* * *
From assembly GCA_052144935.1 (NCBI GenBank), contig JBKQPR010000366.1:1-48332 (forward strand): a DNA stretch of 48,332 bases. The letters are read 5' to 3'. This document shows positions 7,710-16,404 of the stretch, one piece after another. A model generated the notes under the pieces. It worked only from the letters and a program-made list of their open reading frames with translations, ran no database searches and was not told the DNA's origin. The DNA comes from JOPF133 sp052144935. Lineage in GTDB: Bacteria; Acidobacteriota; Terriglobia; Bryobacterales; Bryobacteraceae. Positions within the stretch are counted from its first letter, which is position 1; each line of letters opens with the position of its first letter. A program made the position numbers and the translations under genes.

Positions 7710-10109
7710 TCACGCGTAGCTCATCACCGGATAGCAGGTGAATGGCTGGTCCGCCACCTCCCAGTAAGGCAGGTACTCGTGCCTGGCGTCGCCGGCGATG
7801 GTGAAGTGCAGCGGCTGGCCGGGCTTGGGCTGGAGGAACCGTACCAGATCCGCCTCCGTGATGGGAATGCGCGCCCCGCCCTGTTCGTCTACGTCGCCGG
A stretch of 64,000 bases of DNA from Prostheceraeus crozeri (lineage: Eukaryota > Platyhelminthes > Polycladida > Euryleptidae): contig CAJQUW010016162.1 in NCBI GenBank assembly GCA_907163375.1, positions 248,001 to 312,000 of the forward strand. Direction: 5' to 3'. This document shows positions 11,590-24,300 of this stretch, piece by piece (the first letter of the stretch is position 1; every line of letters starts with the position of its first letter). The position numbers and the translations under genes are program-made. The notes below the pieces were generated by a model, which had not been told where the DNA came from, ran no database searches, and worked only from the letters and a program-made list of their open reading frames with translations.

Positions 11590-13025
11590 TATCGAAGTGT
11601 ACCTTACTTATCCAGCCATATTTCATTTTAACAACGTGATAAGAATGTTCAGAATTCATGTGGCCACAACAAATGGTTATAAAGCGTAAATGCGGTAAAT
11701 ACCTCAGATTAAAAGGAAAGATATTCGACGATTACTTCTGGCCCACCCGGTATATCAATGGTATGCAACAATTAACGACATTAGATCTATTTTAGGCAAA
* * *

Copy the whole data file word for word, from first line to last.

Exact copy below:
From assembly GCA_052144935.1 (NCBI GenBank), contig JBKQPR010000366.1:1-48332 (forward strand): a DNA stretch of 48,332 bases. The letters are read 5' to 3'. This document shows positions 7,710-16,404 of the stretch, one piece after another. A model generated the notes under the pieces. It worked only from the letters and a program-made list of their open reading frames with translations, ran no database searches and was not told the DNA's origin. The DNA comes from JOPF133 sp052144935. Lineage in GTDB: Bacteria; Acidobacteriota; Terriglobia; Bryobacterales; Bryobacteraceae. Positions within the stretch are counted from its first letter, which is position 1; each line of letters opens with the position of its first letter. A program made the position numbers and the translations under genes.

Positions 7710-10109
7710 TCACGCGTAGCTCATCACCGGATAGCAGGTGAATGGCTGGTCCGCCACCTCCCAGTAAGGCAGGTACTCGTGCCTGGCGTCGCCGGCGATG
7801 GTGAAGTGCAGCGGCTGGCCGGGCTTGGGCTGGAGGAACCGTACCAGATCCGCCTCCGTGATGGGAATGCGCGCCCCGCCCTGTTCGTCTACGTCGCCGG
A stretch of 64,000 bases of DNA from Prostheceraeus crozeri (lineage: Eukaryota > Platyhelminthes > Polycladida > Euryleptidae): contig CAJQUW010016162.1 in NCBI GenBank assembly GCA_907163375.1, positions 248,001 to 312,000 of the forward strand. Direction: 5' to 3'. This document shows positions 11,590-24,300 of this stretch, piece by piece (the first letter of the stretch is position 1; every line of letters starts with the position of its first letter). The position numbers and the translations under genes are program-made. The notes below the pieces were generated by a model, which had not been told where the DNA came from, ran no database searches, and worked only from the letters and a program-made list of their open reading frames with translations.

Positions 11590-13025
11590 TATCGAAGTGT
11601 ACCTTACTTATCCAGCCATATTTCATTTTAACAACGTGATAAGAATGTTCAGAATTCATGTGGCCACAACAAATGGTTATAAAGCGTAAATGCGGTAAAT
11701 ACCTCAGATTAAAAGGAAAGATATTCGACGATTACTTCTGGCCCACCCGGTATATCAATGGTATGCAACAATTAACGACATTAGATCTATTTTAGGCAAA